What is a Deep Tissue Massage

This blog provides useful information to help you better understand deep tissue massages. I'll explore some common misconceptions about deep-tissue massage, delve into the key differences between deep-tissue and Swedish massage, and offer some tips on how often you should get one. So, sit back, relax, and let me guide you through the world of deep-tissue massage.

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What is a Deep Tissue Massage?

Deep tissue therapeutic massage is very helpful for active teens and adults. It will reduce pain, soreness, and stiffness in overused muscles and bring relaxation to the patient for mental clarity and overall well-being. Deep tissue massage therapy brings healing to many sports injuries and soft tissue dysfunctions because of repetitive overuse.

Deep tissue massage also is helpful and can treat conditions caused by posture misalignments such as forward head posture, forward shoulder posture, low back pain caused by sitting for hours, kyphosis, lordosis, lateral hip posture, medial hip posture, knocked knees, and so many more. All these postural misalignments can be treated with deep tissue massage therapy and proper muscle strength training, functional movement exercises, and home care from your therapist.

The difference between Swedish and Deep Tissue Therapy

Let’s discuss the difference between deep tissue and Swedish massage; Deep tissue should be applied at a targeted point in the muscle belly holding the adhesion and trigger point; a therapist will apply modalities in this specific area to release the pathogens inflaming and impinging the nerve causing the pain; Swedish massage is a smooth gliding modality that is fluid and relaxing throughout the entire body.

Swedish massage and deep tissue massage work in harmony together. One should not want deep tissue full-body therapy because it will inflame the tissues, and a patient will not feel good during the session or after.

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What are the side effects of Deep Tissue Massage Therapy?

One should anticipate feeling sore the next few days after having a deep tissue massage therapy session.

To reduce the soreness, one should drink plenty of water to allow the body to secrete the pathogens released into the blood system from the muscle because of the deep tissue massage. This secretion process is three days. During this time, the patient should avoid inflammatory foods, and drink plenty of water, rest, and not partake in extreme activity. After three days, we should expect the patient to feel better.

Taking a warm Epson salt bath is helpful to reduce soreness the next day because this helps enable the secretion process. Using heat to allow new blood to enter the muscle tissues reduces next-day soreness, and applying a cool gel pack to reduce inflammation and nerve pain. I recommend using heat first, then following with your cool gel packs.

How often should one come in for a Deep Tissue Massage

When a therapist is working with most soft tissue dysfunction, I recommend a follow-up session within two weeks because muscle tissues have memory and will go back to the dysfunctional state by default.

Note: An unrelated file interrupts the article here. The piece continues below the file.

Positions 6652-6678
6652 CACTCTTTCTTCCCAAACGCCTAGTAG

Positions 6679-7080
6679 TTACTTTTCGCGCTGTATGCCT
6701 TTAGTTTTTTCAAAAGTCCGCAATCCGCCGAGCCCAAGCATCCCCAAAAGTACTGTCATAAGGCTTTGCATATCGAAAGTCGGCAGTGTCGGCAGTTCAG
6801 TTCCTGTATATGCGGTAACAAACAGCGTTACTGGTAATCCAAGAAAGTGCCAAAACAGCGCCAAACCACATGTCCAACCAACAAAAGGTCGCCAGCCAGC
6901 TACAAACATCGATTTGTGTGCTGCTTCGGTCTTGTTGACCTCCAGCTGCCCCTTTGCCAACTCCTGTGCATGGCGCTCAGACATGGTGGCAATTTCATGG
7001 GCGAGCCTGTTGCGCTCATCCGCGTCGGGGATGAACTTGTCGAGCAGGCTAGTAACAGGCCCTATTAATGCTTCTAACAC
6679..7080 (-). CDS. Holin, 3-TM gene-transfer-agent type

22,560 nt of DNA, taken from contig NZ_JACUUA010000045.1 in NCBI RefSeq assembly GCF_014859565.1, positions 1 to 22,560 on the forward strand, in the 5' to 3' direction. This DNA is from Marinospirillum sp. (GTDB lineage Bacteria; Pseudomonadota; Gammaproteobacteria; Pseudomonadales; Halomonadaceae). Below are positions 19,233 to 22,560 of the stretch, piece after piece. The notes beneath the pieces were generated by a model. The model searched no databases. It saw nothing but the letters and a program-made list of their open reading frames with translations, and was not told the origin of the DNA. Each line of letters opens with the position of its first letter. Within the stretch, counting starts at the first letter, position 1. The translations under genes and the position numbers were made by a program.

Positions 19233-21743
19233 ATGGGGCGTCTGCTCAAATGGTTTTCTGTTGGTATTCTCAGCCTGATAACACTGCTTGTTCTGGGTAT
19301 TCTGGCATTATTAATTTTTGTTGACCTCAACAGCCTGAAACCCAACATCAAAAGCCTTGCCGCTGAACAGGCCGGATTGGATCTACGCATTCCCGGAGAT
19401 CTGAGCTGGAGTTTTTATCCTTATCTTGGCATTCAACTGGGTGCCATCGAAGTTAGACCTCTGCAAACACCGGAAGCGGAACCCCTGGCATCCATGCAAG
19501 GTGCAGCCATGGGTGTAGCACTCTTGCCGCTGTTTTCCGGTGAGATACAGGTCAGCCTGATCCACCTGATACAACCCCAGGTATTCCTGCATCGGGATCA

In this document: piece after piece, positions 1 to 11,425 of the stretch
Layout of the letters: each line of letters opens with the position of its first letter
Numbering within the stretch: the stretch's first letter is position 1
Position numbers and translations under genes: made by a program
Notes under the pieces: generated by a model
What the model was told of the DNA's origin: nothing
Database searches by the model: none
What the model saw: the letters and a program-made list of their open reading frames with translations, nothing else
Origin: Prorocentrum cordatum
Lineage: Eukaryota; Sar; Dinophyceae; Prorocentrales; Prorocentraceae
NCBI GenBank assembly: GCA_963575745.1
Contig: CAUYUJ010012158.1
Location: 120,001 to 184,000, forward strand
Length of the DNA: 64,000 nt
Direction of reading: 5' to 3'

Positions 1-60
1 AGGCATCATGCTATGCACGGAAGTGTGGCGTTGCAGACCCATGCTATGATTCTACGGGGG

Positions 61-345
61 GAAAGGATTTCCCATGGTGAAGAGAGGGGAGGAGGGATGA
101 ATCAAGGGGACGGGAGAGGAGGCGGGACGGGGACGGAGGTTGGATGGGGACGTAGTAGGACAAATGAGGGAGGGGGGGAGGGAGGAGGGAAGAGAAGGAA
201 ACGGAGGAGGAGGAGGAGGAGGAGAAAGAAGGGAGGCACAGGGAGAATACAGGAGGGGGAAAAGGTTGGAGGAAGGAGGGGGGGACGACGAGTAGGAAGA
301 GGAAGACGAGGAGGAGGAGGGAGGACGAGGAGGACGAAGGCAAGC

If the patient is not seeing sustainable progress after four treatments, I recommend getting an MRI to see what muscle tissues are damaged and what that damage is. Depending on the soft tissue problem, that would vary; when one has a frozen shoulder, also known as adhesive capsulitis,

I would recommend a massage on the area of damage every 5-7 days until a full range of motion is achieved, and the congestion in the tissues is no longer present. I recommend the same approach for sciatica. A patient suffering from sciatica would benefit most from deep tissue massage therapy every week until the nerve has no longer impinged. Keep in mind your therapist should give you home care such as stretches, how to apply heat, and cryotherapy.

Is Deep Tissue Massage good to treat Fibromyalgia?

The short answer is “maybe.” Let’s dig in. Once a patient is diagnosed with Fibromyalgia in the beginning stages of treatment, I would not recommend deep tissue massage as the main treating modality during the session because of the overactive nerves, which are underlined by high cortisol levels, overactive adrenals, and chronic pain causing mental instability as well.

The best time to apply deep tissue for this condition is once the therapist can see how the patient’s muscles and nervous system are responding to massage therapy. I would recommend that the first few sessions combine cranial lymphatic drainage, Swedish massage, and manual lymphatic drainage in the main lymphatic dumping sites. After the therapist stabilizes the patient and has established trust then, deep tissue can be very helpful in reducing the frequency and impact of flare-ups.

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What soft tissue dysfunction conditions can Deep tissue be helpful for?

  • Sciatica
  • Frozen shoulder ( after Physical therapy)
  • Tendinitis of any tendon
  • Muscle strains (after the swelling has gone down
  • Muscle pulls grade 1-2 (Grade 3 need to heal and after Physical therapy is over)
  • Scoliosis
  • Lack of mobility in any muscle group causing pain and stiffness.
  • Tissues impacted by ligaments and tendon damage such as knee, hip, ankle, shoulder, neck, wrist, and elbow.

About The Author

Denise Leslie is a powerhouse mother, entrepreneur, and advocate for pain-free living. With a passion for healing and promoting health and wellness, As a dedicated therapist, Denise is committed to empowering others on their journey to optimal well-being. She understands the importance of community support and never stops serving those around her.